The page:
Or is it the other way ’round?
I went to a local talk group a few weeks ago, a few retired ministers, a couple of Wiccans, rather a lot of Unitarian Universalists actually, about a dozen people there in all. The group gets together and talks and listens about the sort of thing you’d expect a group like that to talk about. That night it was Spirituality.
It was a good conversation, and, for me, the most interesting part was the absolute inability to agree upon what we were discussing. After affirming general agreement on an initial idea that spirituality is a personal experience, and that when a number of people find meaning in a given interpretation of such experience, they might form a religion about it, the closest we came to agreement on terms was we all thought Doug Muder was on to something in his recent post at uuworld.org. But there wasn’t a lot of enthusiasm to really commit to that formulation.
I’m not going to rehash the discussion; we didn’t really uncover anything anyone hadn’t heard before, after all. But we listened, and maybe each came to see a little bit more deeply into the question of what spirituality means, or might mean for some people. And to see a bit more deeply, into the heart and mind of both another and oneself is really the point at that group, I think.
There’s a lot of talk about being ‘spiritual but not religious’ around the American scene in… oh, probably forever, but it seems to have gained a lot of energy in recent years (the last fifteen, maybe, or maybe that’s just my age talking without doing the research). I think what’s often meant by that is something along the lines of
I believe there’s more out there than just me, and it’s something big, powerful, and wondrous, but I can’t get to it if I join a church
but this seems, oh… potentially missing something really important about being human.
I’m about to gnaw on the bone of the free-range UU thing again, here.
I don’t want to back away from my idea that free-range UUs make sense as a concept, and I still like the sound of A Congregation of One, though I don’t know what I mean by that. But I’m still trying to wrap my brain around how free-range works conceptually for a covenantal, non-creedal religion. Since, to be UU, one doesn’t profess certain beliefs (I’ll come back to the 7’s in a moment, briefly), a free-ranger is left with the covenant. Typically (or simplistically), a covenant is an deep agreement between two parties. Similar to, but not really the same as, a contract–a mutual promise.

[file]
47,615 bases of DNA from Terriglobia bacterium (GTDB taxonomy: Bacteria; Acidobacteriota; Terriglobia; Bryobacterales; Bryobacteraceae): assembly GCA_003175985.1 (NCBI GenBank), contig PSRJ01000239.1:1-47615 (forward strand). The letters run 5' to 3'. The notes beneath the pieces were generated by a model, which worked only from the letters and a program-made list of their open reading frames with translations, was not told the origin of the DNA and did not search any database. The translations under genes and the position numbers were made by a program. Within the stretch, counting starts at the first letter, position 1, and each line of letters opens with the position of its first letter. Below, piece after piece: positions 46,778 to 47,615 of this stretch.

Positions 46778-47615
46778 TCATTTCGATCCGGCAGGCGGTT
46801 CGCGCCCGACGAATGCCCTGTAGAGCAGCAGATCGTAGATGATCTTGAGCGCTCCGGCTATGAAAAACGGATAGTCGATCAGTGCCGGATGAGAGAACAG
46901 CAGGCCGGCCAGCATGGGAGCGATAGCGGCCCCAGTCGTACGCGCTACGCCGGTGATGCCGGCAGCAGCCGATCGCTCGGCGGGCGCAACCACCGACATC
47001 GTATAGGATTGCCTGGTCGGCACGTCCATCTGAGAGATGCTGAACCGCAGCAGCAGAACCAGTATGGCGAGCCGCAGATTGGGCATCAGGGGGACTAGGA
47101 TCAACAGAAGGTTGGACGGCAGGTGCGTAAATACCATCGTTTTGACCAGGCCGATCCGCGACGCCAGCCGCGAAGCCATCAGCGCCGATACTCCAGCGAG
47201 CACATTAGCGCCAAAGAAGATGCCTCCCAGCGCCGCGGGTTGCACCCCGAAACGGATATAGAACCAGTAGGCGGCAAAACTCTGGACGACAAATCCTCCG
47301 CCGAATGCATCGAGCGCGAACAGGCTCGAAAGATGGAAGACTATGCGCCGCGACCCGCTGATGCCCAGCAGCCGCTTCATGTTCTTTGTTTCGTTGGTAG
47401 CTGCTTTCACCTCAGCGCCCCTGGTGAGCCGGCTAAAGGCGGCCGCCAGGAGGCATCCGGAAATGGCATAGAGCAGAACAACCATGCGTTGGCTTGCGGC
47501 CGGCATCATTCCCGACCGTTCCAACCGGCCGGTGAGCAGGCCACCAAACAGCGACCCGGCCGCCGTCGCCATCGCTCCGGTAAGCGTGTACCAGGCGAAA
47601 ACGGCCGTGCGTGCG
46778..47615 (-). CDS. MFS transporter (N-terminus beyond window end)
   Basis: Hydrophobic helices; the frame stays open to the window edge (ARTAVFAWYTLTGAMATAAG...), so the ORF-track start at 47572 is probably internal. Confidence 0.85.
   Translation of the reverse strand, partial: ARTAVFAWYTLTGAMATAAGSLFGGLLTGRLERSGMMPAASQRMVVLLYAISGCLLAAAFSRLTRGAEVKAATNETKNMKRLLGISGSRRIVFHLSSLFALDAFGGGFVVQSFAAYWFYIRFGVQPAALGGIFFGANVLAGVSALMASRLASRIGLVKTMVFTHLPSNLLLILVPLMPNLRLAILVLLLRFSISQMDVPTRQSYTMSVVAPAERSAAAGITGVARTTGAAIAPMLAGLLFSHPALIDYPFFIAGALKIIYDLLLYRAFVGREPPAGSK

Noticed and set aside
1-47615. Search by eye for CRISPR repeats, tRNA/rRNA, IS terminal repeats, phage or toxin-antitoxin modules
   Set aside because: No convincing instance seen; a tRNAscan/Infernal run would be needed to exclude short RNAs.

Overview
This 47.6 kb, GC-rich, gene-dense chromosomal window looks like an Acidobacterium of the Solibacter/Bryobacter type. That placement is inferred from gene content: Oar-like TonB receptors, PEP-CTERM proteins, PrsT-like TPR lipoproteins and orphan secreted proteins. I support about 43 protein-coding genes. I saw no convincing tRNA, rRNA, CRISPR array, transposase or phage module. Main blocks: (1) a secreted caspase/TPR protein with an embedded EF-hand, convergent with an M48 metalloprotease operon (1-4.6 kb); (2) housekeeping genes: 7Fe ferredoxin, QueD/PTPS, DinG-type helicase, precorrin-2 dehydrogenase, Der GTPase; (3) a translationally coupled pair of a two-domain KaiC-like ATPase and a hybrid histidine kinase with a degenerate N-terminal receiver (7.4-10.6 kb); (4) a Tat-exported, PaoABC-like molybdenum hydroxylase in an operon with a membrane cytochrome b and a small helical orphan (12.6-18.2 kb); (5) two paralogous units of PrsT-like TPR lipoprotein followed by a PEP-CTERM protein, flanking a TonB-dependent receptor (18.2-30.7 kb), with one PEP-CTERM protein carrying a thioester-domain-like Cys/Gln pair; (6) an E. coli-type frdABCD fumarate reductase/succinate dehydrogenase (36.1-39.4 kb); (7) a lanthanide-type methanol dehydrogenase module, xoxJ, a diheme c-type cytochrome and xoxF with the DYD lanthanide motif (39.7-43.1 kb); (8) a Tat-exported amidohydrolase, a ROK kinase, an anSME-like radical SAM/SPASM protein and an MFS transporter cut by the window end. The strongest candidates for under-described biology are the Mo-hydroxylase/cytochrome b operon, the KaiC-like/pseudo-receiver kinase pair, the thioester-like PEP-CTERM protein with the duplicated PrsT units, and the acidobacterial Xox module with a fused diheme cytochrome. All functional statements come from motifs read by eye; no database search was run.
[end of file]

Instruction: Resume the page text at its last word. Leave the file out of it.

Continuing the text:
Humans are, after all, social individuals. I’m me, and you’re you, and we have to do things ourselves–but we can’t do alone everything we need as individuals.
Who is the other party in the free-ranger’s covenant? There doesn’t have to be a particular person, like a personification of UUism (an idea which would be pretty retrograde). There might be a particular person, like a close friend, though. Can one covenant with oneself? The 7’s bind UUA member congregations together, but primarily they reach over to individual UUs and the people of the congregations in groups (distinct within the corporate body of the congregation), but also individuals and people outside of any congregation. Only one of the seven (Acceptance of one another and encouragement to spiritual growth in our congregations) even seems to be exclusively congregational in thrust, and I’m not 100% sure it is exclusive.
I’ll wrap up with a quick return to that block quote up there. For the person who means something like that when saying “I’m spiritual, but not religious,” I wonder if they might have a pinched notion of what religious is. A religion is, at core, a community, bound by agreement about that bigger thing, and working to help people get to the bigger, powerful wondrous thing.